The Two Sides, Not Necessarily Warring

Although I’m the “passionate” inward type and write in several niches, as I’ve produced more I’ve become familiar with various markets for my types of writing. In the more “practical” mode, I sometimes write queries or pieces with these markets in mind.
If you discover, as I have, that you also warm to the so-called opposite engine for writing (passionate vs. practical), your creativity is additionally sparked in both. And taking breaks from one type to the other fuels and refreshes you further.

So, reflect on the major kind of writer you are. Especially when you have limited time to write, what gives you the greatest glow? As Bill Kenower says in his Author Magazine editor’s blog, “Choose the stories [and articles] that serve your life rather than serving some story that someone chose for you” (August 15, 2018).

Follow the Signs to Your Niche

To discover and develop your niche(s) through your writing, some help:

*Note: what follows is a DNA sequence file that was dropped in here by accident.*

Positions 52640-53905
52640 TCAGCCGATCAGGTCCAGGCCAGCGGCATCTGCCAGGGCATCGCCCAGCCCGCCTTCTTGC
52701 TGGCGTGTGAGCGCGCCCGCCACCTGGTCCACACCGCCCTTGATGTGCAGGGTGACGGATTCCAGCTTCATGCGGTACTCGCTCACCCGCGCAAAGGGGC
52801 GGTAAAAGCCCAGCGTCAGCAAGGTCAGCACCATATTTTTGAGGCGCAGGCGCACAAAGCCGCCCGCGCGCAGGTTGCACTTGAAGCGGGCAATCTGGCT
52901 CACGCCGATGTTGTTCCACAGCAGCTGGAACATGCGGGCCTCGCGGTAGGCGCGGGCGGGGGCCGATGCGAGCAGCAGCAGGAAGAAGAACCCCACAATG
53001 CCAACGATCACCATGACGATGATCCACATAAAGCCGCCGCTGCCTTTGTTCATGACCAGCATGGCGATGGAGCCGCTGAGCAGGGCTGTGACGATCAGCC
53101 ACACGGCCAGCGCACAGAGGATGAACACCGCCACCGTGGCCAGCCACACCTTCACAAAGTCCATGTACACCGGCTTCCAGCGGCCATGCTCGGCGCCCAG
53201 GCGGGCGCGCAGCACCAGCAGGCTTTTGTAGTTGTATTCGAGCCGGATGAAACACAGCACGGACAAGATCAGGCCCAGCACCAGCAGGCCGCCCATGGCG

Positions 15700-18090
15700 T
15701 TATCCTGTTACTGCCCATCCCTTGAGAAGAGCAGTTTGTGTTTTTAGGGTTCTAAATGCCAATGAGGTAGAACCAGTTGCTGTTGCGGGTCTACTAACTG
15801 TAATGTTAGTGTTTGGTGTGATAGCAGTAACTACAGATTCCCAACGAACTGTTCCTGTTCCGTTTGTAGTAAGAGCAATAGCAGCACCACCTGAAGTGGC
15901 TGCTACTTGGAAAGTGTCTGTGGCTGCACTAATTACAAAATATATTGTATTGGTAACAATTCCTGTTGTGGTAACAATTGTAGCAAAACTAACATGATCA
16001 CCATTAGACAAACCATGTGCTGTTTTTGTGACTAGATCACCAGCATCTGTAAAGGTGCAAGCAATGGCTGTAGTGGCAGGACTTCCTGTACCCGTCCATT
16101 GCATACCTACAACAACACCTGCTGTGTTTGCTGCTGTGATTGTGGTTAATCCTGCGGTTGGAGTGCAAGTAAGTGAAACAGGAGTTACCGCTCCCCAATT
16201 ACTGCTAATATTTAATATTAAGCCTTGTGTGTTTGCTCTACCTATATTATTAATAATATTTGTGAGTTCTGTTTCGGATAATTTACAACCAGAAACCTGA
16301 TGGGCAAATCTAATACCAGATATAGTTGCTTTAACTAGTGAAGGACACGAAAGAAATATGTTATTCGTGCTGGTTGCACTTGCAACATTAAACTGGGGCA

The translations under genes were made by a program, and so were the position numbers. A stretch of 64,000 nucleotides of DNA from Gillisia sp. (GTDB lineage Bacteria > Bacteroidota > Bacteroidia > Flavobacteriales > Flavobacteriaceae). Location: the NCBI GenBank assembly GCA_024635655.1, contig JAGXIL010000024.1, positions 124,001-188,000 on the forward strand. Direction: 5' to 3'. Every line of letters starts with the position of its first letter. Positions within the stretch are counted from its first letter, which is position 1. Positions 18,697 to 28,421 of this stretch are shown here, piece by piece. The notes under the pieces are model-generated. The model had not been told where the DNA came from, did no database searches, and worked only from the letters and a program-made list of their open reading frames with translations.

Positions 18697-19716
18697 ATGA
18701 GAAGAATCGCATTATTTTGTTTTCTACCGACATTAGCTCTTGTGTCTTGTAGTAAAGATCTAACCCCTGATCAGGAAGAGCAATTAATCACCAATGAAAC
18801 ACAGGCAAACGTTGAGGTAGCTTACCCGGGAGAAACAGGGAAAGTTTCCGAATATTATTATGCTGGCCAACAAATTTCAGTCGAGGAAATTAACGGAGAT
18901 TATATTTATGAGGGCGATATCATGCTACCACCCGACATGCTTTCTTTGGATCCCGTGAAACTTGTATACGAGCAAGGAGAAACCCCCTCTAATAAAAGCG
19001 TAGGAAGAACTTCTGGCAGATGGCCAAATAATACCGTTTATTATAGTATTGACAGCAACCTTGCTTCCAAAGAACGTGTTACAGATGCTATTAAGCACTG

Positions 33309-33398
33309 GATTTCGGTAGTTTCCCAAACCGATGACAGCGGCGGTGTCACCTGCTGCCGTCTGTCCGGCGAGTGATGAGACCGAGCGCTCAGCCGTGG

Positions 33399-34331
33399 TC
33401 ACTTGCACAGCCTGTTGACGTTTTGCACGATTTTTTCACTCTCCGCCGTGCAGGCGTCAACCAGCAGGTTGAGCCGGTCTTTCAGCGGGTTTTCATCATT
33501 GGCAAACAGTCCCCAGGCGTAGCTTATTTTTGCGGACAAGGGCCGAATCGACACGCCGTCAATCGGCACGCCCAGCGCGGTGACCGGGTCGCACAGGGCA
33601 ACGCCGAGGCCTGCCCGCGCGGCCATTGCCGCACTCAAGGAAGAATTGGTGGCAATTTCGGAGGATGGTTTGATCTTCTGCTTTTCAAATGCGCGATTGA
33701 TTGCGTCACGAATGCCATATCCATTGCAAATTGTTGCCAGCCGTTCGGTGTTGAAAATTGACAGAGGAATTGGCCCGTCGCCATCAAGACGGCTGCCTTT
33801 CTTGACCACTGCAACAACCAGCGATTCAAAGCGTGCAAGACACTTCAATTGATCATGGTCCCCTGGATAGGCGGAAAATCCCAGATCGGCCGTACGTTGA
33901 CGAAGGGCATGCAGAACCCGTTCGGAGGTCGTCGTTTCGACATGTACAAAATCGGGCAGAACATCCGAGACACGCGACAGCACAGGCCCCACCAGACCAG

1. Who and what did you read, wallow in, escape to as a kid?
  2. When you have time to read now (sure), do you choose these same authors and genres, or others?
  3. Do you feel an aching admiration for the authors you read and wish wish wish to write like them?
  4. Do you get a special kick out of writing on certain subjects and genres?
  5. Do other people compliment your writing in certain subjects and genres?
  6. Are you getting accepted, more and more, in certain subjects and genres?
  7. Do you want to write more in these?

Your answers are all clues and signs to your beckoning niche. Heed them.

No Excuses

Once you find your niche(s), don’t use the old defense for not writing that the field is too crowded. This kind of “Yes, but . . .” dampens your newfound ardor and shuts down your motivation. Instead, look at all the successful people and others coming up. Look at all the emerging textbook writers. All the writers on writers’ craft, on fashion, fitness, and fad diets. All the novelists, self-help authors, columnists, and poets. What does this tell you? That in every field and subfield there’s always room for someone good. Remember and repeat.

A Brand New Niche